1) Get support. There is a reason one of the hallmarks of an abusive relationship is isolation. An abusive partner has much to gain by making you solely dependent on them. If you are limited in your network, you are also limited in the people you can look to for support. Building this system of support will help you stay safe.
2) Set boundaries. While it may be difficult to maintain boundaries in your relationship, it is still important to maintain boundaries with your support system. Be clear about the role that you would like your supports to play. If you are not open to advice, let them know.
3) Be prepared for strong reactions. Disclosing your experience to loved ones may be upsetting or shocking to them, and they can react in ways that were mentioned earlier in this article. Remember to communicate what you need from them. If they are reacting in a way that is hurtful, let them know.
4) Create a safety plan. Typically, domestic violence advocates promote safety planning that revolved around physical safety, but emotional safety is particularly salient in psychologically abusive relationships. In addition to building a supportive network and asserting boundaries with safe people, take time to identify and work towards achievable goals such as calling a local resource and being mindful of available services. Take steps as you find appropriate for yourself.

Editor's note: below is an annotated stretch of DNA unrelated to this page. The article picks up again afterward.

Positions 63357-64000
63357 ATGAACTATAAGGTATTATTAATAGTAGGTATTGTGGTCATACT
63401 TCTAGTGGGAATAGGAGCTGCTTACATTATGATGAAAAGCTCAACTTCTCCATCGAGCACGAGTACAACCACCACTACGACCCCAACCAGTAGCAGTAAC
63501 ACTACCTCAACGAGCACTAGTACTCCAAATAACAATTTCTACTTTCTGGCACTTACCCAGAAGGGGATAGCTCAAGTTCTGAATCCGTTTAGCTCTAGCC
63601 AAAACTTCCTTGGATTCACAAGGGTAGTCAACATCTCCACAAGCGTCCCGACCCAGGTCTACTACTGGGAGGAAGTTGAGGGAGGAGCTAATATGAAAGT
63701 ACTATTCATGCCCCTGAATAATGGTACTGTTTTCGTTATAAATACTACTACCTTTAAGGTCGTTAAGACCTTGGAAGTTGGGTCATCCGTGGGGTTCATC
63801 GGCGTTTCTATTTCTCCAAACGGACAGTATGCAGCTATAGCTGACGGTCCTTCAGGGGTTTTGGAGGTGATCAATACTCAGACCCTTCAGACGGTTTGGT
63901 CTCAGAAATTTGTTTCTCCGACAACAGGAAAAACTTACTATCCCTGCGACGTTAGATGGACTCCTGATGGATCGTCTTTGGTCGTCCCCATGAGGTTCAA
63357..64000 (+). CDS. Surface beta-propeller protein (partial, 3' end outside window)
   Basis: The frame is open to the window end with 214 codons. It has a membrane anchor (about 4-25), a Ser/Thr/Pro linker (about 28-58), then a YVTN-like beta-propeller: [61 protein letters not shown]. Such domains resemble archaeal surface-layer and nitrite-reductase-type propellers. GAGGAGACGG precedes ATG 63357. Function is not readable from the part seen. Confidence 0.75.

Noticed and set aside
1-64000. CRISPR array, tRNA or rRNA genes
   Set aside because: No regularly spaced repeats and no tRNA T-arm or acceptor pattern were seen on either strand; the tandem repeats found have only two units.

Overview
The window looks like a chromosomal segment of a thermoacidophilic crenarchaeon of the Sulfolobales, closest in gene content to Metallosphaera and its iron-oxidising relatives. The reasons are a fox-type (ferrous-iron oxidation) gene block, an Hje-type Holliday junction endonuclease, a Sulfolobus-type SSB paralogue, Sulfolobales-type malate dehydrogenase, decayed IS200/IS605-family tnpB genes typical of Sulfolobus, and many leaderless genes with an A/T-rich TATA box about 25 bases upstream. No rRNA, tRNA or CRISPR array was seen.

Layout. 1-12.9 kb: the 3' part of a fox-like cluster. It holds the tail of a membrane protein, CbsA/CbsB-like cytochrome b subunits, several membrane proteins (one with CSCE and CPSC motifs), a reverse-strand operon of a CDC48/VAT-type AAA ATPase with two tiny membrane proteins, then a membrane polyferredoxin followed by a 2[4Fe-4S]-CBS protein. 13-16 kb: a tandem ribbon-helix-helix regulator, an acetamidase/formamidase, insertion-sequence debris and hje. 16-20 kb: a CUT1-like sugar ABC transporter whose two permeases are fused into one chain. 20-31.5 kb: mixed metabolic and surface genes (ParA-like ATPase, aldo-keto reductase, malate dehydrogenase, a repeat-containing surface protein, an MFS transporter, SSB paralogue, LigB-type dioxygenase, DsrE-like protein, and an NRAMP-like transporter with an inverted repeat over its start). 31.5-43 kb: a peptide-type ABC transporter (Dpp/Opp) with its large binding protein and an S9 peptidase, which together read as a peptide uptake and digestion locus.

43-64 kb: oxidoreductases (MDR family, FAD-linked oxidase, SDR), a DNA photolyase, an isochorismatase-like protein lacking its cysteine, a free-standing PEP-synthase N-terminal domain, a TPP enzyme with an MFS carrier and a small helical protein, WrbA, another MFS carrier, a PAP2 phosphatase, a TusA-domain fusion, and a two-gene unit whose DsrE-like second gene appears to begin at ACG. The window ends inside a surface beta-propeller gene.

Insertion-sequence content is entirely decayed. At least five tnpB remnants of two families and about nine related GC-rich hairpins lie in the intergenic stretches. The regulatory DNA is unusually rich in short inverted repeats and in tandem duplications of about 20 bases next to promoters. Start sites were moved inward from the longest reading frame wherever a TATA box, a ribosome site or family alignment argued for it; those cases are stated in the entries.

5) Remind yourself of your value and be kind to yourself. It is all too easy to forget this about yourself in the face of a partner who seems to be sending the opposite message. Find a space you can call your own. Make it your safe space.
6) Call the National Domestic Violence Hotline at 1−800−799−7233 or TTY 1−800−787−3224 to speak with a confidential advocate about domestic violence, resources or information, or to discuss potentially unhealthy aspects of relationships.
If you have a loved one who you suspect is in an abusive relationship, refer to this list of common warning signs:
- Partner is constantly putting them down or insulting them in front of others.
- They are constantly worried about making their partner angry or upset.
- They make excuses for their partner’s behaviors.